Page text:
Monsanto's consistent investment into research and development, which represents nearly 10% of net sales, has benefited the company and maximized returns. With this commitment to R&D, the company's seeds and traits business have grown at a compound annual growth rate of 28% on a gross profit basis from 2001 through 2008. This segment is expected to maintain an approximately 18% compound annual growth rate in its gross profit through fiscal year 2012.

Two new technologies from Monsanto's R&D pipeline are on the verge of commercialization. These are SmartStax corn and Roundup Ready 2 Yield soybeans. These products are genetically-modified crops and are intended to be higher-yielding while also being more resistant to herbicides and drought. These crops also have “custom” genes for weed and bug control.

Biotech crops, of course, still remain controversial in some parts of the globe. These types of crops are still banned in the UK and France. However, there are now 7 EU countries which are using genetically-modified crops. In 2008, the United States planted about half of the world's acreage, followed by Argentina and Brazil. These countries do plant genetically-modified crops, so Monsanto's products are being used in most key agricultural areas of the globe.

In fact, it was the company's performance in Argentina and Brazil that allowed Monsanto to post a very strong overall first-quarter performance. The continuing strong demand in South America helped the company to report that first-quarter profits had more than doubled. This demand also allowed the company to lift their earnings outlook for the full year.

I believe that popular resistance to biotech crops may be softening as projected global food demand grows. Higher-yielding crops mean lower food prices. Economic hard times may make this prospect much more appealing.

Monsanto – a “Monster” Stock

I find it fitting that in what so far seems to be another “monstrously” bad year for the stock market, that the producer of what its critics call “Frankenfoods” has done well. At the time this article was written, shares in Monsanto had risen by more than 13% for the year while the S&P 500 has fallen by more than that percentage amount.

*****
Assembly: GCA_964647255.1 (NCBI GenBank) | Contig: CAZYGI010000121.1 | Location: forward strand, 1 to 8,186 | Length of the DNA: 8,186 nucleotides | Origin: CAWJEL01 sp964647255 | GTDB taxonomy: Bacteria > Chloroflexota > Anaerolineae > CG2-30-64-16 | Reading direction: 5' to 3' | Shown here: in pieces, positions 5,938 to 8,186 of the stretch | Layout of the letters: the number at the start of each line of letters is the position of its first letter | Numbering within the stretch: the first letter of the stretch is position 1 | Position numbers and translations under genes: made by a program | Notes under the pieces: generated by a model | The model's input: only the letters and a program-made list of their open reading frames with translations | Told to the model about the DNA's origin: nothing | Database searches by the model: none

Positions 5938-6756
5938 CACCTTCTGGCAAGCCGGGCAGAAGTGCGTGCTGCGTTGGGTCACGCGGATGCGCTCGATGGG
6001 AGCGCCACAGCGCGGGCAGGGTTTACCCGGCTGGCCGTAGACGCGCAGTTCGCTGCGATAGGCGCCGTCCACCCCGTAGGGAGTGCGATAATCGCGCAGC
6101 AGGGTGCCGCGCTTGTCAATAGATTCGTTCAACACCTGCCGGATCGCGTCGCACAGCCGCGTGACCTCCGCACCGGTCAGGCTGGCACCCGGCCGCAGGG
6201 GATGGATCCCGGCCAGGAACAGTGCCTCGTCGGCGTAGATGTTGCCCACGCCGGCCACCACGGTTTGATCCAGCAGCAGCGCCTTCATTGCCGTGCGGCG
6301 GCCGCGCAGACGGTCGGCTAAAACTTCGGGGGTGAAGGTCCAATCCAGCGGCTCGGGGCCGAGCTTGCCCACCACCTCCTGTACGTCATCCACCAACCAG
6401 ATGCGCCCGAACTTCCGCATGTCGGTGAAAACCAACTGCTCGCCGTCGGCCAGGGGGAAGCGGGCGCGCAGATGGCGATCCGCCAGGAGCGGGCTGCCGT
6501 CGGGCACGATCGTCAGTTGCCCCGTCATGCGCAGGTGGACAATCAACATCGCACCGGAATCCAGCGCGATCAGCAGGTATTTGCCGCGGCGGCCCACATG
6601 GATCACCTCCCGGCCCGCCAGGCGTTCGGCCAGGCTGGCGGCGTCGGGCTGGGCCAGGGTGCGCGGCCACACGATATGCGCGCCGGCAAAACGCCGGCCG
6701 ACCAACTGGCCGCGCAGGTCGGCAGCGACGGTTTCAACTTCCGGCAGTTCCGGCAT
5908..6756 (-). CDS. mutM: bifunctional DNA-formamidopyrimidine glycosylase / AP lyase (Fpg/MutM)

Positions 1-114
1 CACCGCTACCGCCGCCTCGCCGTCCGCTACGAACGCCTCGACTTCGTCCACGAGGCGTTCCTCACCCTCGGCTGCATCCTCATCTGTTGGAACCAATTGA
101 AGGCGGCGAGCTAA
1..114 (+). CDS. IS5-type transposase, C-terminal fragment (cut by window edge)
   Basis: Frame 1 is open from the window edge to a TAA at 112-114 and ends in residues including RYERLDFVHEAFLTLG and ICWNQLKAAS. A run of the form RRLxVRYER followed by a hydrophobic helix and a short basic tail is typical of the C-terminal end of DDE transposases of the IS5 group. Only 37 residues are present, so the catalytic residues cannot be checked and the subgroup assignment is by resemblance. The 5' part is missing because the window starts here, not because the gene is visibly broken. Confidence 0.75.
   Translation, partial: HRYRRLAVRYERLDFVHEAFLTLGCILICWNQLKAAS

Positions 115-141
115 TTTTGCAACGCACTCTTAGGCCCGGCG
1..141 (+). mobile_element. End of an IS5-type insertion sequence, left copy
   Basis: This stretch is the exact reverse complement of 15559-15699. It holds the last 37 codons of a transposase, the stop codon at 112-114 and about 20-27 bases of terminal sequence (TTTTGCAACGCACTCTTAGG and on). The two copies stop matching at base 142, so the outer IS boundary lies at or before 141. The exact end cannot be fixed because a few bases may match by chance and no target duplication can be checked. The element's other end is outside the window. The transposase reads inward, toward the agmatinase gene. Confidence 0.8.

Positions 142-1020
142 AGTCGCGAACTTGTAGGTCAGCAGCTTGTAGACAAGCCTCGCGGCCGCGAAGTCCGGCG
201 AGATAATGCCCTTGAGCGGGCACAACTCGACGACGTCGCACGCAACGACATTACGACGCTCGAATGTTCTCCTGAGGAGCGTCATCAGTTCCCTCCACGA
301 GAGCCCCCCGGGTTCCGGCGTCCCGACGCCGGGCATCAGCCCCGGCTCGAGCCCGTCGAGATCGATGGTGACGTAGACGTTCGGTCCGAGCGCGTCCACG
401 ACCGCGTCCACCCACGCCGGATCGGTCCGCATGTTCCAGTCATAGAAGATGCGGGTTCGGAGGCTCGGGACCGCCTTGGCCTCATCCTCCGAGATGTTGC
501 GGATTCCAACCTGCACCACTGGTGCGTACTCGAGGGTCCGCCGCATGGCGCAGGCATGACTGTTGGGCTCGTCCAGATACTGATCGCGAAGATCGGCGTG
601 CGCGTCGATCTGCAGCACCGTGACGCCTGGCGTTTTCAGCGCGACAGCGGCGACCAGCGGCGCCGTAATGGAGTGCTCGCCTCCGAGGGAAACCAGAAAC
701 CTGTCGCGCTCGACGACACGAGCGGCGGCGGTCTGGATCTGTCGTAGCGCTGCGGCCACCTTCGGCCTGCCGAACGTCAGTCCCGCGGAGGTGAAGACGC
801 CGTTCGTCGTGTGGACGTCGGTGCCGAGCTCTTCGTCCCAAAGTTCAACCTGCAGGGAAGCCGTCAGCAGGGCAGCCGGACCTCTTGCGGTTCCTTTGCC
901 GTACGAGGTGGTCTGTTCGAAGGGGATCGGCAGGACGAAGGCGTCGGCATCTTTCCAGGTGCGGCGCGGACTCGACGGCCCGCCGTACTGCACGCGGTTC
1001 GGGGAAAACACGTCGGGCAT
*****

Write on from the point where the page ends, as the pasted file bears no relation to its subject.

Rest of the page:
The 52-week range for Monsanto's stock has been between a high of $145.80 and a low of $63.47 per share. So far in 2009, the stock price has been bouncing around between the mid-70s and the mid-80s.

For investors looking to play future global growth and who want to own a “technology” stock, they need look no further than Monsanto. Any purchase price between the 50% technical retracement level of $73 and $80 per share is surely reasonable.


By Tony D'Altorio

Analyst, Oxbury Research

Tony worked for more than 20 years in the investment business. Most of those years were spent with Charles Schwab & Co., both as a broker and as a trading supervisor. As a supervisor, he oversaw, at times, dozens of employees. Tony was trading supervisor during the great crash of 1987 and was responsible for millions of dollars of customers' orders.

Oxbury Research originally formed as an underground investment club, Oxbury Publishing is comprised of a wide variety of Wall Street professionals - from equity analysts to futures floor traders – all independent thinkers and all capital market veterans.

© 2009 Copyright Oxbury Research - All Rights Reserved
Disclaimer: The above is a matter of opinion provided for general information purposes only and is not intended as investment advice. Information and analysis above are derived from sources and utilising methods believed to be reliable, but we cannot accept responsibility for any losses you may incur as a result of this analysis. Individuals should consult with their personal financial advisors.